Character Model Sheets are the templates of the characters used by the animation staff. They provide the construction, structure, proportion, design, etc. for each character. Usually, several models sheets are needed for each character to show the physical and design nuances. Each animator, artist has their own style of drawing. The model sheet guides the 300 or so artists working on the production toward making all the characters look “ON MODEL”. “ON MODEL” means the model sheets have been followed to perfection as if one artist (instead of over 300 ) has drawn the character. Below is a Model Rotation - its purpose to show the character from all sides.
Notice how the character is draw in the front, profile (side), 3/4 and back views. This is called a CHARACTER ROTATION.
For this lesson we use a simple shaped character. A simple shaped character uses one basic shape or FORM for the main body of character.
Below are three options you should consider for your character design. They are: a ball, a triangle (or cone) and a combination - a ball and a cone. Please keep in mind the dimensional aspects of your drawing - in other words what appear to be SHAPES are really 3D FORMS.
PLEASE NOTE - Try to design people or animals...NO ALIENS, INSECTS OR ROBOTS! Draw the simple shapes in the views to match the characters rotation. When in doubt ALWAYS go back to basics.
A CHARACTER ROTATION should include a front view, back view, 3/4 view, and profile view of the character. These views help the animator (s) understand the character's construction and proportion. The rotation also insures the character design can be turned. The ability to turn a character is an element of animation which increases the character's believability.
The easiest and best way to draw out a Rotation is to break down the character into its simplest forms. .. then you just rotate the forms. Here the model sheet of Matt is distilled into simple forms. (Pads for the hands and feet, cylinders for the arms and legs, a ball for the body and a ball for the head.
Here's a design tip - make the ball of the head and the body different sizes (big head with small body or small head with a big body).
REMEMBER: The head (and neck if seen) are ALWAYS on the FRONT side of the body (refer to the Toon Institute lesson on Character Design for more details).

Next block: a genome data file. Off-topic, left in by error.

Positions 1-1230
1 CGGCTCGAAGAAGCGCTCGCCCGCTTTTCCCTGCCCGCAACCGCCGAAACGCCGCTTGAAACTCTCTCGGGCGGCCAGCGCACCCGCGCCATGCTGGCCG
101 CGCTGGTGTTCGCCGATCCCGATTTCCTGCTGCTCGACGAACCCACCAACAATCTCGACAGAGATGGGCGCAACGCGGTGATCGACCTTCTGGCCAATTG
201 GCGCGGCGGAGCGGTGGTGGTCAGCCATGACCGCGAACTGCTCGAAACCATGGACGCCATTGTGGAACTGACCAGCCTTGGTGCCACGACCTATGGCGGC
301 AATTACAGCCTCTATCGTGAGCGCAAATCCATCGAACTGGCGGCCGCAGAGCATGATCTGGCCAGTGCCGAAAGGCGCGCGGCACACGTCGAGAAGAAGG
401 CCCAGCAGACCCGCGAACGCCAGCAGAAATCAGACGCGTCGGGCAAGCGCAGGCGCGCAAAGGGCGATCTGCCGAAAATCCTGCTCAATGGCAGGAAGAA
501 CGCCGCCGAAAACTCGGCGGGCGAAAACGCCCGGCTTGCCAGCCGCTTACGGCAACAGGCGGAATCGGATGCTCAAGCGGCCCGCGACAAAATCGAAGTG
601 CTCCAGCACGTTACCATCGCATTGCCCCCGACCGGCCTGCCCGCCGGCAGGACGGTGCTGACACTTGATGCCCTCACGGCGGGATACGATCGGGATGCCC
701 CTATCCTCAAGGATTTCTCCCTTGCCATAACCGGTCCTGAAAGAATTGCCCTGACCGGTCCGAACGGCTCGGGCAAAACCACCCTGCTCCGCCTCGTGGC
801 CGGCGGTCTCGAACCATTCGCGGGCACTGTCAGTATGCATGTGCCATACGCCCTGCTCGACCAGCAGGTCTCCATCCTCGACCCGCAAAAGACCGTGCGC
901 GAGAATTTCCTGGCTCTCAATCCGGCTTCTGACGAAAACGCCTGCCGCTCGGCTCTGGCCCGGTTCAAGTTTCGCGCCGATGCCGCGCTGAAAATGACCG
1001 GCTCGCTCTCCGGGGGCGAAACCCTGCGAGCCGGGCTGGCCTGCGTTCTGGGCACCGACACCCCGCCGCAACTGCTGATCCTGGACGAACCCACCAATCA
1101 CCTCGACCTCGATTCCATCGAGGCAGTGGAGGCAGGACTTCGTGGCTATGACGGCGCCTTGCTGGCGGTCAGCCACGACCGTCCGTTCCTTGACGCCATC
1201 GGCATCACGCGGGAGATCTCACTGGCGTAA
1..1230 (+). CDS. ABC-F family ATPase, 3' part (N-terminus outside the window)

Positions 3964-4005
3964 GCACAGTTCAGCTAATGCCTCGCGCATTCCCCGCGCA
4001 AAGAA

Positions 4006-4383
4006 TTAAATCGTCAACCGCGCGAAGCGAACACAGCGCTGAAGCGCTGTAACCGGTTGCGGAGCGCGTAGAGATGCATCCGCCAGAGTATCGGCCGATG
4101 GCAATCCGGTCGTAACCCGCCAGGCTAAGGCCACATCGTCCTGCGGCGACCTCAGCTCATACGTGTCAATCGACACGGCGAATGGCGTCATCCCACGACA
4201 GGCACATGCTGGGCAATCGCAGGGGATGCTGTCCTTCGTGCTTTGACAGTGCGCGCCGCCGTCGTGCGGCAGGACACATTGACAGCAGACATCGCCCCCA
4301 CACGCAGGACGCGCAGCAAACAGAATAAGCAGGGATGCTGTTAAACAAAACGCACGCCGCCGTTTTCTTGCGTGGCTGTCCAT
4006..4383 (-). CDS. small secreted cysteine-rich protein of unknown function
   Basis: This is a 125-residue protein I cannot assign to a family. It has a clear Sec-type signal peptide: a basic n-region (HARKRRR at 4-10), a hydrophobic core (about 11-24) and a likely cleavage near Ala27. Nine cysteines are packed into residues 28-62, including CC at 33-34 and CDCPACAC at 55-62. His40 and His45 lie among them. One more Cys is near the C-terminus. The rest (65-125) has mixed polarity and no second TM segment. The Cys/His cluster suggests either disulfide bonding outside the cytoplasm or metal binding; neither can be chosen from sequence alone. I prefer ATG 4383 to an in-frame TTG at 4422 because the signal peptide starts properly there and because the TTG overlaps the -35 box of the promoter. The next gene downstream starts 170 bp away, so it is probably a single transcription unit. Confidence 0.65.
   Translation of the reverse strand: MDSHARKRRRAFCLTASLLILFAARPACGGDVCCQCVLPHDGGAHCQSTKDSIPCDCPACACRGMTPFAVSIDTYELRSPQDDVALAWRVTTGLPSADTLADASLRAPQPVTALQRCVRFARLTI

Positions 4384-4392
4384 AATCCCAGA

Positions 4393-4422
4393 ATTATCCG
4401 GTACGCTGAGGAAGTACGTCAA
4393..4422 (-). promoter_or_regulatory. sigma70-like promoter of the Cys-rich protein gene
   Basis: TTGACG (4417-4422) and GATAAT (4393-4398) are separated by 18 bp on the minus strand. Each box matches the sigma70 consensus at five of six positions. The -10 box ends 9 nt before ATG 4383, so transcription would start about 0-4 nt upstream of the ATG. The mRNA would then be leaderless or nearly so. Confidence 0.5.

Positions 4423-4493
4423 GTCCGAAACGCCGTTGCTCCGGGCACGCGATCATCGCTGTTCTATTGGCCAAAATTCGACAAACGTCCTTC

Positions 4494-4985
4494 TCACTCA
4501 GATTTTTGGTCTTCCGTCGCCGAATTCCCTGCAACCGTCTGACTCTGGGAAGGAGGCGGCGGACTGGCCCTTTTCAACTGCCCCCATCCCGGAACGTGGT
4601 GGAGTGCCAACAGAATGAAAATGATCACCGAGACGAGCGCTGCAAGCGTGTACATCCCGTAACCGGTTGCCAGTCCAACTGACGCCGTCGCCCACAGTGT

Once the basic forms are drawn - the details are drawn over top the forms.
REMEMBER: Hair and fur are like carpeting over the form. Try to simplify the details and apply basic rules of design. (check to make details, asymmetrical and pay attention to your positive and negative space.
The next page of the MODEL SHEET involves a close-up with the details, proportions and structure of the characters head.
Use the same procedure for the construction of the head as you did with the body. Begin with the simple forms, then add the eyeline and center line and then layer the details over top.
The eyes are anchored on top of the eyeline the nose or snout is anchored below the eyeline.
For more information regarding Head Design, please refer to the Head DESIGN lesson at the Toon Institute LESSON PLAN section.
ALSO, really THINK about WHO your character is. The character is always defined by his or her or its NEEDS...and those needs are reflected in his or her or its ACTIONS. If you are not sure write a a short bio of your character.
Please remember to NAME your character.
Try to keep your ACTION drawings quick, spontaneous and dynamic!
The LINE OF ACTION is a tool which can be pushed to create more dynamic poses. You might want to begin by sketching some thumbnails.
REMEMBER: Check your silhouettes for your action poses to make sure they “READ” as a graphic.
The concept of CHARACTER MODEL SHEETS is to provide enough information about the character, structure, and proportion so others can draw it. In fact, A good test is to give your MODEL SHEET to someone else to draw and see if they can draw your character design.